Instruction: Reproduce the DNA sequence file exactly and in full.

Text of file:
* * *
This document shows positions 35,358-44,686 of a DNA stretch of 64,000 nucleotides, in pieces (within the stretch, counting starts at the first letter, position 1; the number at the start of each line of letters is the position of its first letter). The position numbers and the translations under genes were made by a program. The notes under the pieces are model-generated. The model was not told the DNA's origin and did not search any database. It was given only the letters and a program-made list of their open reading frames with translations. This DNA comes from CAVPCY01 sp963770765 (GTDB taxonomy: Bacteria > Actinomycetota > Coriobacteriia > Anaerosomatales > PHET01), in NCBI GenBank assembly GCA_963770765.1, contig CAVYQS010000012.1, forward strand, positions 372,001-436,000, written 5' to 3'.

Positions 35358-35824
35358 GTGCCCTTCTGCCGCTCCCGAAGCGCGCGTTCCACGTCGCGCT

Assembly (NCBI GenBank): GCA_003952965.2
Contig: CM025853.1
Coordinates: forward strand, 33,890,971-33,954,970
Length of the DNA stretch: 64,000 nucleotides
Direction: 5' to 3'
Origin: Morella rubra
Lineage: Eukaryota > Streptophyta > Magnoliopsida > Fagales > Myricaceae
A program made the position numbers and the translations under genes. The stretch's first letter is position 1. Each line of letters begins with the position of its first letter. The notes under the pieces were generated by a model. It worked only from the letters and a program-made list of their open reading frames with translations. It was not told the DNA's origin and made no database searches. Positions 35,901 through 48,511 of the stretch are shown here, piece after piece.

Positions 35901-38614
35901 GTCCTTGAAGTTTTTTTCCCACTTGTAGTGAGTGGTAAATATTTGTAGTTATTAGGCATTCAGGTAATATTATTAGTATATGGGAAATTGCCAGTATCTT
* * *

This document shows positions 35,358-44,686 of a DNA stretch of 64,000 nucleotides, in pieces (within the stretch, counting starts at the first letter, position 1; the number at the start of each line of letters is the position of its first letter). The position numbers and the translations under genes were made by a program. The notes under the pieces are model-generated. The model was not told the DNA's origin and did not search any database. It was given only the letters and a program-made list of their open reading frames with translations. This DNA comes from CAVPCY01 sp963770765 (GTDB taxonomy: Bacteria > Actinomycetota > Coriobacteriia > Anaerosomatales > PHET01), in NCBI GenBank assembly GCA_963770765.1, contig CAVYQS010000012.1, forward strand, positions 372,001-436,000, written 5' to 3'.

Positions 35358-35824
35358 GTGCCCTTCTGCCGCTCCCGAAGCGCGCGTTCCACGTCGCGCT

Assembly (NCBI GenBank): GCA_003952965.2
Contig: CM025853.1
Coordinates: forward strand, 33,890,971-33,954,970
Length of the DNA stretch: 64,000 nucleotides
Direction: 5' to 3'
Origin: Morella rubra
Lineage: Eukaryota > Streptophyta > Magnoliopsida > Fagales > Myricaceae
A program made the position numbers and the translations under genes. The stretch's first letter is position 1. Each line of letters begins with the position of its first letter. The notes under the pieces were generated by a model. It worked only from the letters and a program-made list of their open reading frames with translations. It was not told the DNA's origin and made no database searches. Positions 35,901 through 48,511 of the stretch are shown here, piece after piece.

Positions 35901-38614
35901 GTCCTTGAAGTTTTTTTCCCACTTGTAGTGAGTGGTAAATATTTGTAGTTATTAGGCATTCAGGTAATATTATTAGTATATGGGAAATTGCCAGTATCTT